Sales of Agricultural tractors have turned further downwards in November as the impact of the drought continues to take its toll.
All up, Tractor sales in November were 15% down for the month leaving the year to date position around 2% behind last year.
All four reported categories experienced dips, most notably in the smaller size ranges. Under 40 hp tractors down 22% for the month and 9 % behind YTD. The 40hp -100 hp range also down 22 % and 6 % behind YTD.
Larger tractors in the 100hp to 200hp range were behind 2% and remain around 6% ahead of last year whilst the larger above 200hp tractors were down 2% and are 7% behind on a full year basis.
We have previously spoken of the influences that impact a tractor sale, in particular, the roles that improved technology and lower interest rates have had. Offsetting this to some degree is the renewed focus farmers appear to be applying to machine utilisation, particularly at the high end. It is perhaps not surprising that when conditions tighten up a bit, focus turns to capital utilisation and this is no different with Agricultural product. We continue to see farm rationalisation occurring and when neighbouring farms combine, there will always be the potential for greater sharing of assets. This hasn’t been too much of a priority over the last five years or so but now appears to be occurring to a greater extent leading to a lessening of demand for new product.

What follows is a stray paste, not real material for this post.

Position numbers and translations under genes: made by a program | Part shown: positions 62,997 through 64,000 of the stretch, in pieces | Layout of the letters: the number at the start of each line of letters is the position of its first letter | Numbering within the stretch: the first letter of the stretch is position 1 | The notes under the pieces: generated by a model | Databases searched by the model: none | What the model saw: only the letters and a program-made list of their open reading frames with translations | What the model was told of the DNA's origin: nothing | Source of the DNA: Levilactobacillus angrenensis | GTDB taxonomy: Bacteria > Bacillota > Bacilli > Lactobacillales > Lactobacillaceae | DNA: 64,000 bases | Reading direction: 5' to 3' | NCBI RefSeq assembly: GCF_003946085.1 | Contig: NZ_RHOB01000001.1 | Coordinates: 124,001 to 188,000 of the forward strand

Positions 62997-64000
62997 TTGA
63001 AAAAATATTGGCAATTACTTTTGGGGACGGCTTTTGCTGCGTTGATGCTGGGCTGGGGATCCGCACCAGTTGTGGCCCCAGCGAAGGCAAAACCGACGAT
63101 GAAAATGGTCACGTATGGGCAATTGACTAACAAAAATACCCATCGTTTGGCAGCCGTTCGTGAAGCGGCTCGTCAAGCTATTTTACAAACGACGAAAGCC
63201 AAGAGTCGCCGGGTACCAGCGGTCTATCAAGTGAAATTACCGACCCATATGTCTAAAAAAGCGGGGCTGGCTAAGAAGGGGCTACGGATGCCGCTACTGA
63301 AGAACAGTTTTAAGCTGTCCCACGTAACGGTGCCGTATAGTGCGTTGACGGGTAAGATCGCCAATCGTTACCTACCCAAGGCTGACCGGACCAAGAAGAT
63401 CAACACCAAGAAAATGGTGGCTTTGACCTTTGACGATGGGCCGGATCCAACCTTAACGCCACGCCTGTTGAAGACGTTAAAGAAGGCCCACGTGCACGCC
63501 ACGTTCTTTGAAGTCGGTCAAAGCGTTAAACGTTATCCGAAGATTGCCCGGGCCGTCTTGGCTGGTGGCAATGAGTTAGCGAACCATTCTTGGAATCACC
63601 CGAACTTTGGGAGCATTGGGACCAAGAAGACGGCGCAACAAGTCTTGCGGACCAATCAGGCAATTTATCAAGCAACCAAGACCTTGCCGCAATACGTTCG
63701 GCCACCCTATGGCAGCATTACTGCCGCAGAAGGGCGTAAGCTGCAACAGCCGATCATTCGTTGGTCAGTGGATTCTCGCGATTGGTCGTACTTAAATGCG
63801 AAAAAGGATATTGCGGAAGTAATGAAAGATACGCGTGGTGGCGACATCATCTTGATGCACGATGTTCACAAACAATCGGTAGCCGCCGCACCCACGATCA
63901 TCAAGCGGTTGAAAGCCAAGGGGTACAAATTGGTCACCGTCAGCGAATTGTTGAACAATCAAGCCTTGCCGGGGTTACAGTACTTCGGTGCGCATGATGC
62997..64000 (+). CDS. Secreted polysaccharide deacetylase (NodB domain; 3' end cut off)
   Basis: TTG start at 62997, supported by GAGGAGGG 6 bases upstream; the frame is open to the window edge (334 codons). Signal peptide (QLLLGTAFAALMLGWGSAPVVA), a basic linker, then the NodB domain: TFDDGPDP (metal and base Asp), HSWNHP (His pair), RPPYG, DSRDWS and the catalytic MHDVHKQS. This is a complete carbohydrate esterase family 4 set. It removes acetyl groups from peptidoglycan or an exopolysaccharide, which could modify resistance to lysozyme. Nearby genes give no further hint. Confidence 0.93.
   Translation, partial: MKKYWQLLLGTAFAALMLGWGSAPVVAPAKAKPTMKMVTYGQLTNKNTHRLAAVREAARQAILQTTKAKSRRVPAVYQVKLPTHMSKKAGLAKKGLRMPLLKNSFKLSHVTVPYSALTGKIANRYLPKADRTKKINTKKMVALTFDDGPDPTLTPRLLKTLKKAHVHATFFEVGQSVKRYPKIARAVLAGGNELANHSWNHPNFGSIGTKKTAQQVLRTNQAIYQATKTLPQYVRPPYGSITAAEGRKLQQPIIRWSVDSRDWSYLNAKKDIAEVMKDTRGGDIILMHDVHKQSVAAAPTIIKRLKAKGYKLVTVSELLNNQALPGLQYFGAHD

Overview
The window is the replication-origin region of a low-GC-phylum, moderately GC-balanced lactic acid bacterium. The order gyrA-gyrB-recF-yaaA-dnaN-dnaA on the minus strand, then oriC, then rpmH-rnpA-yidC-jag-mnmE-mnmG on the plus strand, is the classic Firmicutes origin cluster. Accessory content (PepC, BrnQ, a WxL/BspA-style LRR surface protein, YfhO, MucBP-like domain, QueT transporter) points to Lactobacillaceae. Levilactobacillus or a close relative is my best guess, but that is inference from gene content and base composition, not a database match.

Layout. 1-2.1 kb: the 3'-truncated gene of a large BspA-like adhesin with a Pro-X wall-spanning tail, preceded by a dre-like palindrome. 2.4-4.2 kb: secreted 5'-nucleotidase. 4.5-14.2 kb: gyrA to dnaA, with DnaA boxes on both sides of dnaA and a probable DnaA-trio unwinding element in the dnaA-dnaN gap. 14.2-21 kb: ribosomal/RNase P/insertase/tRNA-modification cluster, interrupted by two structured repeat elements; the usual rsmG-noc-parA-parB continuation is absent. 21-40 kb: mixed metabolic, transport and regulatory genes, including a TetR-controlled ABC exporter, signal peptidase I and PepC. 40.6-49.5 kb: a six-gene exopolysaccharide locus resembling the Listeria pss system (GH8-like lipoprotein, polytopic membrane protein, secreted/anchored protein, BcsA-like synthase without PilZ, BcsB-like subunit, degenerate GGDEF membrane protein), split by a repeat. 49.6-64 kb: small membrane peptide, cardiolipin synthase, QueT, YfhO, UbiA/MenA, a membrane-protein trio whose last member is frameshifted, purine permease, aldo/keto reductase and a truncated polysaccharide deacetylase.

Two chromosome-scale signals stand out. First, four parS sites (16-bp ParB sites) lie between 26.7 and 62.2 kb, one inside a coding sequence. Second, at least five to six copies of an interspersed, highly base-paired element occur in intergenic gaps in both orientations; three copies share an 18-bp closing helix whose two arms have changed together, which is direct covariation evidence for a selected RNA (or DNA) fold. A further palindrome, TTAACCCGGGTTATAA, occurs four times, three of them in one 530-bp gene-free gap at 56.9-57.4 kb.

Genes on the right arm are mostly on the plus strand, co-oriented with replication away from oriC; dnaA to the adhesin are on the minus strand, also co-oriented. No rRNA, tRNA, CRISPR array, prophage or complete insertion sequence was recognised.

Sales activity continues to vary around the nation, Western Australia is having a bumper year, November up 8% year to date following a 15% increase in November.
South Australia is having a topsy turvy year, down 25% for the month but still 7% ahead of last year and the Northern Territory and Tasmania are both experiencing year’s ahead of last year.
The drought affected Eastern States have, not surprisingly recorded declining sales figures in this last month. NSW the hardest hit, down 25% for the month and 10% for the full year, Queensland down 17% for the month, 5% for the year and Victoria down 7.5% for the month and now sitting 1.4% behind annually.
Harvester Sales have limped along again in November with dealers reporting an absence of new sales and are instead focussed on trying to do deals that might see a machine held for delivery next year. On a Year to Date Basis we are now 23% behind last year.
Baler sales continue to recover with a huge 53% lift in November putting them 12% ahead of last year. Clearly there has been a lot more hay cut this year in response to the prevailing conditions.
Sales of Out-Front Mowers have dipped again, down 16% for the month and now 10% behind last year.
By year’s end we will have broken a 5-year cycle of continuously increasing tractor sales volumes and we expect 2019 to be much the same. Whilst there are areas of the market that remain strong, we believe that the impact of the drought will be felt for some time to come.
Gary Northover, TMA